By: Jarred Schenke, Bisnow Atlanta
The a-word isn’t just for the city of Atlanta anymore. Affordability is now becoming a crucial problem in one of Metro Atlanta’s most affluent suburbs.
Just like in the city itself, many developers and civic leaders in the North Fulton County area have raised concerns that a lack of housing for people staffing an abundant number of retail stores, restaurants, offices, schools, and police and fire departments could derail the area’s future prosperity.
Pope & Land Managing Director Kerry Armstrong
“The people who make the world go around are having trouble affording to live here,” Pope & Land Managing Director Kerry Armstrong said during Bisnow’s North Fulton event earlier this week.
Armstrong was one of a number of speakers who expressed concern that the region was struggling to offer affordable housing, or even a diverse option of housing stock, at a time when commercial development is surging.
“I think housing is the single largest risk factor to continued growth in North Fulton,” The Worthing Cos. President Darin Collier said, adding that the area needs 32,000 new housing units to keep up with future demand.
North Fulton is loosely defined as the northern chunk of the larger Fulton County area, stretching just north of Central Perimeter and straddling the Georgia 400 highway northward to Forsyth County. It includes Alpharetta, Johns Creek, Milton and Sandy Springs, which are among some of the most affluent cities in Metro Atlanta.
The average household income in North Fulton exceeds $132K annually, according to data compiled by the U.S. Census Bureau and the Atlanta Regional Commission. In contrast, average household incomes in the 10-county metro region, which includes Fulton as well as Gwinnett, Cobb and DeKalb counties, was $88,300 as of 2017.
Between 2010 and 2018, North Fulton’s population grew by 13% and now tallies more than 385,000, according to the ARC, but new housing development has remained focused on single-family stock and a smattering of luxury apartments.
Between 2010 and 2017, developers unveiled some 6,000 new apartment units in North Fulton, compared to an excess of 20,000 new units in the 10-county metro area, according to data compiled by the Census Bureau and the ARC. Add in single-family housing, and North Fulton saw 10,200 new living units compared to 77,300 for the larger region.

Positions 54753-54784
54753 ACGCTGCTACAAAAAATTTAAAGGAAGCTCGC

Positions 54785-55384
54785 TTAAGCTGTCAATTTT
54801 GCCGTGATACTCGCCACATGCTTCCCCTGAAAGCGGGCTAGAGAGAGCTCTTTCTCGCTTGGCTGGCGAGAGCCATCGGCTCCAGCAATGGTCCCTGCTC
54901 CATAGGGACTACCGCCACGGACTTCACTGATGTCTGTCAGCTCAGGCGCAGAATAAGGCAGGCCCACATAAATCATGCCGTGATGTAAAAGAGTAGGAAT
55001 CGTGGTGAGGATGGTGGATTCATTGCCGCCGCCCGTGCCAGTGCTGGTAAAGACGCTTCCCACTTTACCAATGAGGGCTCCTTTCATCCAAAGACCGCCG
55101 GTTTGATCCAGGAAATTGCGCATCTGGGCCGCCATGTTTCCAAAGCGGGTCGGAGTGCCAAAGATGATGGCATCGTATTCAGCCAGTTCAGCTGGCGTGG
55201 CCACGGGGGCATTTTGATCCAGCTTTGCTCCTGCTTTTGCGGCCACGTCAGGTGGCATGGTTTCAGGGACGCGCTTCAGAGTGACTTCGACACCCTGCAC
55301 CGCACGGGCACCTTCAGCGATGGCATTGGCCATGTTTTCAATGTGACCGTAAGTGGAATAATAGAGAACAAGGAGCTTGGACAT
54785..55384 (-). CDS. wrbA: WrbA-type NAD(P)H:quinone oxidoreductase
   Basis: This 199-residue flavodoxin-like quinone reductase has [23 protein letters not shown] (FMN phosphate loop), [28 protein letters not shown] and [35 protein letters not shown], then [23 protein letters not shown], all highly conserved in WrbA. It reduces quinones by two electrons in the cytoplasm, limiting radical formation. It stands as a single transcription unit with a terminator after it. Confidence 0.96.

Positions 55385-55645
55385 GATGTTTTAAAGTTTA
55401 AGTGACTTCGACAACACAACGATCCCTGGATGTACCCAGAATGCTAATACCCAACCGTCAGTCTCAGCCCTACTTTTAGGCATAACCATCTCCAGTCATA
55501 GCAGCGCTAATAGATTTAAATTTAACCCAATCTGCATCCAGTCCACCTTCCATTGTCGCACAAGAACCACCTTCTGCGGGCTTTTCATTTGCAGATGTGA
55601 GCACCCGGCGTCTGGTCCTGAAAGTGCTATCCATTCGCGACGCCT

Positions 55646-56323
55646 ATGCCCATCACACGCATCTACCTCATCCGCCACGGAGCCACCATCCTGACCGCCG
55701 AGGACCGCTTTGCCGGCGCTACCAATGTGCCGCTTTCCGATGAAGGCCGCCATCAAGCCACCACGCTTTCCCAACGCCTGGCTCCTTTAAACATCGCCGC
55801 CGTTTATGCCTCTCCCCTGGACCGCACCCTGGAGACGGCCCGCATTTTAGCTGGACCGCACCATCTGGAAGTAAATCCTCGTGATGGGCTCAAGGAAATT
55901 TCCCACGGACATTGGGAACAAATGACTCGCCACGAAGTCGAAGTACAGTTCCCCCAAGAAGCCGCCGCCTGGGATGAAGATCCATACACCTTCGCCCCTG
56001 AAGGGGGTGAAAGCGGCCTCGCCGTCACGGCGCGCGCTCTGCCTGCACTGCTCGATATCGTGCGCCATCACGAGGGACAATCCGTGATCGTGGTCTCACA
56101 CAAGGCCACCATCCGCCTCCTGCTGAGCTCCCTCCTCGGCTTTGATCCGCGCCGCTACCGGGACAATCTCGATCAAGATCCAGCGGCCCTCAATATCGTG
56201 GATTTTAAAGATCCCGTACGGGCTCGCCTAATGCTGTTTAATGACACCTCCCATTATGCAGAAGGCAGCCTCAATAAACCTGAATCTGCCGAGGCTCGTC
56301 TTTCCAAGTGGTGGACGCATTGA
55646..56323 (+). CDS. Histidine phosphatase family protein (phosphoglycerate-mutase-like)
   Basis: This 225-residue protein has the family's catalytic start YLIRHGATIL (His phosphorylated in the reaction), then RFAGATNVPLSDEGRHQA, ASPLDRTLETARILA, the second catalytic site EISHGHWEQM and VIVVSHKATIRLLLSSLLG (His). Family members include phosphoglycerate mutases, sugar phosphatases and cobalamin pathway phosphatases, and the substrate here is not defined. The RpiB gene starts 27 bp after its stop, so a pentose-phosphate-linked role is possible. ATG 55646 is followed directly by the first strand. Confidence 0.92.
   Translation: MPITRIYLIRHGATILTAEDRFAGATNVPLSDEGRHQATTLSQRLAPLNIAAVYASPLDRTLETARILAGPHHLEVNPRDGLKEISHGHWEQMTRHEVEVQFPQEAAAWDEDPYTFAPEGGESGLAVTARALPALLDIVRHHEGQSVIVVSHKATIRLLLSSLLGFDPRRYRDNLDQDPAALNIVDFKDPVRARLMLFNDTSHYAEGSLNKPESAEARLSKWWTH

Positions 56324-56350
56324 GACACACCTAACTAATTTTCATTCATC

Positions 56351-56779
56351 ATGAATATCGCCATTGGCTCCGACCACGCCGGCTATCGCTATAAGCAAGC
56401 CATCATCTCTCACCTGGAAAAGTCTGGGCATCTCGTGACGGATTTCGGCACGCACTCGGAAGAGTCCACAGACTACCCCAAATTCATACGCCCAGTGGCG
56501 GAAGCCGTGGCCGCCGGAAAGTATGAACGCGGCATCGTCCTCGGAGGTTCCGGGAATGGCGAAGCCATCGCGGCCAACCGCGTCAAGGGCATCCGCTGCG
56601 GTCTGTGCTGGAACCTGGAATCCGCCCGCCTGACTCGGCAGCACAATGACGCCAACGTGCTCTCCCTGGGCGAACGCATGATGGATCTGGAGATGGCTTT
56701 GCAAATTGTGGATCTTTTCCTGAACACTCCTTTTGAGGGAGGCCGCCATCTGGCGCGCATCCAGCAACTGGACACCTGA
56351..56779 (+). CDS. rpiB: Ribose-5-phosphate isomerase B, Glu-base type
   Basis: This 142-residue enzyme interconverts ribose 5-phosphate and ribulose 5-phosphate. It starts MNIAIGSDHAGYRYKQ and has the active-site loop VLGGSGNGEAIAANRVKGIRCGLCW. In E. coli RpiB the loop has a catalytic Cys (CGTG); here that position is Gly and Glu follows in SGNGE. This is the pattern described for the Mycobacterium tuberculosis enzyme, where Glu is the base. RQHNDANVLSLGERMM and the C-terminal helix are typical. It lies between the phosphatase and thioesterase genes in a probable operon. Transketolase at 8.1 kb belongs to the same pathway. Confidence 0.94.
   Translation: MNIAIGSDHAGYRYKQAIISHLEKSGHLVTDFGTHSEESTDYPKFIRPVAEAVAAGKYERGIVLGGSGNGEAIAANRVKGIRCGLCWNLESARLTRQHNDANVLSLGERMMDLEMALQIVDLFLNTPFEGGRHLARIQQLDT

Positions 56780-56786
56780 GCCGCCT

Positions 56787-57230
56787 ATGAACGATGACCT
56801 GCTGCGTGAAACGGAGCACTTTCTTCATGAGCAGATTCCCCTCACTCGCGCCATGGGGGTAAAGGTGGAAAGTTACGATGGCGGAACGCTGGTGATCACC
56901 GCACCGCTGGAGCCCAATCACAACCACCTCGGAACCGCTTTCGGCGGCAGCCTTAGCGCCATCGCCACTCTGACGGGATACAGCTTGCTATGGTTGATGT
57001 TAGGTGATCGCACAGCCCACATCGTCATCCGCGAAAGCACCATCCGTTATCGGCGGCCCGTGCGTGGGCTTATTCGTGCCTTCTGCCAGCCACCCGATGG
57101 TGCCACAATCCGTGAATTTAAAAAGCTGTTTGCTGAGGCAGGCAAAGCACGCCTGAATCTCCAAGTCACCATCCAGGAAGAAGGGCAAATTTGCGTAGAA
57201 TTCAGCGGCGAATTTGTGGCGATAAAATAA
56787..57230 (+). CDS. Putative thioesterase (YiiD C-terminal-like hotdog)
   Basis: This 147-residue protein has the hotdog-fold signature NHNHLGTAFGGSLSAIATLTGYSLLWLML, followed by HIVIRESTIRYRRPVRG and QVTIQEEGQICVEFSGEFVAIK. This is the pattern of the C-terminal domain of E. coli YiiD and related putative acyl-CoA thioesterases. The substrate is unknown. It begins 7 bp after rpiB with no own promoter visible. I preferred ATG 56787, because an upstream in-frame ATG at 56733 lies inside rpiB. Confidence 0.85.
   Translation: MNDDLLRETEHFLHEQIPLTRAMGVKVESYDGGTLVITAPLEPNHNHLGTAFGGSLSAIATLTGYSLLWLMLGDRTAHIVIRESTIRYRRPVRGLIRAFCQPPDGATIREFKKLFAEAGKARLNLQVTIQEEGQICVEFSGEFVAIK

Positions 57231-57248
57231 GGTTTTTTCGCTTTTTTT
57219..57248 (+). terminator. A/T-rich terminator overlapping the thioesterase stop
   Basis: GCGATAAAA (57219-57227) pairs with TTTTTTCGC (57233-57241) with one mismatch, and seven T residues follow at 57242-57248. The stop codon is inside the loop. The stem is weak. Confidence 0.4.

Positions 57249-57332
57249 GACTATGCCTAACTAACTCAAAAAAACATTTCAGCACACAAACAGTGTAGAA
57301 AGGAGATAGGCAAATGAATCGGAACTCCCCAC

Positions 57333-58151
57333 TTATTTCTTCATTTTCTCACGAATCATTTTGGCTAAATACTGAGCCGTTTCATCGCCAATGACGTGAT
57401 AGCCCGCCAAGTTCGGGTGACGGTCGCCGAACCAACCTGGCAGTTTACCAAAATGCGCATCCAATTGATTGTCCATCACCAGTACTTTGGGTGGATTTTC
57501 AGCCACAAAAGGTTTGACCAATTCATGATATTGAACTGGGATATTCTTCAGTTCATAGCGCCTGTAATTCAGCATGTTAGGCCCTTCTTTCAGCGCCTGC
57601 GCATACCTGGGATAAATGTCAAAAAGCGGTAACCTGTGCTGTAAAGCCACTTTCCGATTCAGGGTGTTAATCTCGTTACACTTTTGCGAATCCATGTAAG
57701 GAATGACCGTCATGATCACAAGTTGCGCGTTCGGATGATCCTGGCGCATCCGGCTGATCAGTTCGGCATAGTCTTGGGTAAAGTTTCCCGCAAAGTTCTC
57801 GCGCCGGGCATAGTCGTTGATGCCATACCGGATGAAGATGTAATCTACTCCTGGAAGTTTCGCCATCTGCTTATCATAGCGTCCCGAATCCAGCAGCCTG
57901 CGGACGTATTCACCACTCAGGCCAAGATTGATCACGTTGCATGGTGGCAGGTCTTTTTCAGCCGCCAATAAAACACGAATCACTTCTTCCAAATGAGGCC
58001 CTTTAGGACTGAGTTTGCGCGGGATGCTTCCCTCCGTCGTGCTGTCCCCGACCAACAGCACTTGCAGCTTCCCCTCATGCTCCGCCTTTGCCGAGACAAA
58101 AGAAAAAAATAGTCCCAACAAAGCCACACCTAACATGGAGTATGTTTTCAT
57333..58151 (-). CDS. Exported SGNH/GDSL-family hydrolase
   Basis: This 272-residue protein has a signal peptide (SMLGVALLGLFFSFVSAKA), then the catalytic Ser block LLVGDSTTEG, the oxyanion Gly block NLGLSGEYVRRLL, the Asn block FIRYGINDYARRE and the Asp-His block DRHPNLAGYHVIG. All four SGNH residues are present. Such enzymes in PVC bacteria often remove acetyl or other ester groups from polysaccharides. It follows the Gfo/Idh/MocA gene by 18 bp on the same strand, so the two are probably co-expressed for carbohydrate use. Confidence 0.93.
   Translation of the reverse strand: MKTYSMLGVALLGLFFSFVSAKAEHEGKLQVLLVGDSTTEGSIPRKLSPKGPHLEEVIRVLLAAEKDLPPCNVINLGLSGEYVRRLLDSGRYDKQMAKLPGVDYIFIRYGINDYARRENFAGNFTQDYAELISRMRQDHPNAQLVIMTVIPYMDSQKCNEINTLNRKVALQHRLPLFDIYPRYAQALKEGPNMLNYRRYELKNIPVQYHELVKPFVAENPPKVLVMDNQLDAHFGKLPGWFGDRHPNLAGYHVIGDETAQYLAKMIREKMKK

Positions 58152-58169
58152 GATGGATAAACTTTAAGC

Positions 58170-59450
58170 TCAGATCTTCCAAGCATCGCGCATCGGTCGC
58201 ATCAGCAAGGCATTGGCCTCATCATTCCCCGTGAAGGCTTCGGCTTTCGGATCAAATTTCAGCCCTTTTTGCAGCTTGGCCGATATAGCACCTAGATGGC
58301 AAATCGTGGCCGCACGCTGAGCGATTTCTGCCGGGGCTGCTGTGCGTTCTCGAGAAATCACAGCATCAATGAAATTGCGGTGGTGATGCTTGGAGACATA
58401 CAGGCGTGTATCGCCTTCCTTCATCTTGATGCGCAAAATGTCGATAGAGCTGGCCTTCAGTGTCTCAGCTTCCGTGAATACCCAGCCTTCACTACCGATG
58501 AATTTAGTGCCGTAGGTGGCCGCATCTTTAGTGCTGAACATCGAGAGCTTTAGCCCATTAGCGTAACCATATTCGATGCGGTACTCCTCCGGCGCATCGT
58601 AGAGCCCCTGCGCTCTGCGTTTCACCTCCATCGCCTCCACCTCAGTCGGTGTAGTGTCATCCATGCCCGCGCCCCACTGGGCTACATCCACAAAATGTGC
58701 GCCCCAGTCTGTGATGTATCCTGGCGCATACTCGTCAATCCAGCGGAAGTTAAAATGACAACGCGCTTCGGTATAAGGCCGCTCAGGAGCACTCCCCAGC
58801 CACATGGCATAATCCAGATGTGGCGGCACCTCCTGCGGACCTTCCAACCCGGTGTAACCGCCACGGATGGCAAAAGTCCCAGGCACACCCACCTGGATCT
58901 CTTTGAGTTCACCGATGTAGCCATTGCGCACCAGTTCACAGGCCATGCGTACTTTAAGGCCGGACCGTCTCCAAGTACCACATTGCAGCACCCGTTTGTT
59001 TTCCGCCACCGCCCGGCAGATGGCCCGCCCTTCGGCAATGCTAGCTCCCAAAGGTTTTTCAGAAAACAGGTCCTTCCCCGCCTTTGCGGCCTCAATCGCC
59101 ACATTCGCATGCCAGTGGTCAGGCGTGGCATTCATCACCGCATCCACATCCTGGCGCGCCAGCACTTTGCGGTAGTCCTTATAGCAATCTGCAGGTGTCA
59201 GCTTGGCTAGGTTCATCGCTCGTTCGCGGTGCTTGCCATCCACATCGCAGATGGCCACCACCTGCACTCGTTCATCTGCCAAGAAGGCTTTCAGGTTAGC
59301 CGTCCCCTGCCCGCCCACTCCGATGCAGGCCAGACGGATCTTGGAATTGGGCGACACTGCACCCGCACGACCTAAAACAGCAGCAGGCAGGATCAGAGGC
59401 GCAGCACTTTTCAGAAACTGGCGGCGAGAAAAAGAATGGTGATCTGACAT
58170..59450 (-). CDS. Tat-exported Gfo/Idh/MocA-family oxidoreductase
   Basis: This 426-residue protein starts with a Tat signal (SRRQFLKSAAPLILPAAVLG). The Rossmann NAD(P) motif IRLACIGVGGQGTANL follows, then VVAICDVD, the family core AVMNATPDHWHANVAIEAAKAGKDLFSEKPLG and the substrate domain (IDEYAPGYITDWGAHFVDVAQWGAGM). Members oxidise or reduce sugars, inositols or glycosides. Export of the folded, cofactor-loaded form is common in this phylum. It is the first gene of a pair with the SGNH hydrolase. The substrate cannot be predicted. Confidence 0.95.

Cost Segregation Services specialist Keith Mangum led a panel focused on North Fulton County.
That has helped pump up both housing prices and rents. Between 2013 and 2018, the average per SF home price skyrocketed from $125 to $168, according to the ARC. Housing prices for all of the 10-county region during that time period rose from $90 per SF to $131 per SF.
Average apartment rents in some of North Fulton’s cities also are among the highest in the state, according to Yardi Matrix’s December data.
But just pumping out more houses and apartments is much easier said than done in an area where NIMBYism is strong, panelists said. When it’s workforce housing and apartments, the issue becomes polarizing for North Fulton governments and neighborhood activists, Penn Hodge Properties principal Penn Hodge said.
Hodge said neighborhood groups maintain a perception that after two decades in existence, apartments turn into “slums,” forcing developers to introduce a limited supply of new apartments only if they’re packaged into a larger mixed-use development.
“[That perception] has been led to a large extent by the school board members. That’s the argument they give,” Hodges told Bisnow after the event. “Try to get a stand-alone apartment complex zoned in Alpharetta? It’s a non-starter. All [of] these planners talk about affordable housing. And it’s just you know when you actually peel back the onion, it’s a very hard sell in these affluent areas.”
Sandy Springs Economic Director Andrea Worthy discusses a lack of affordable housing.
Even economic development leaders with some of North Fulton’s cities conceded that affordability was a mounting issue, but that apartments and other such units needed to fit into the overall area.
“Roswell is about protecting neighborhoods. Sometimes we get a bad backlash because it’s anti-multifamily. I don’t think it’s anti-multifamily. It’s understanding where that works,” Roswell Inc. Executive Director Steve Stroud said.
“We acknowledge there’s not a quick answer to that. Governments all over are going to have to start looking at requiring workforce housing,” Sandy Springs Economic Development Director Andrew Worthy said.
This dynamic has created a commuter population coming into North Fulton, where, according to the ARC, 20% of North Fulton residents reported spending more than seven hours weekly commuting to and from work. That may just push people to live farther out in the future in a quest to find something affordable, Smallwood President Chuck Hull said.
“The future of North Fulton is really going to be driven by how we solve the issue of housing affordability. There’s a reason why Forsyth County is growing so fast right now, and it’s not because people don’t want to live in Midtown,” Hull said.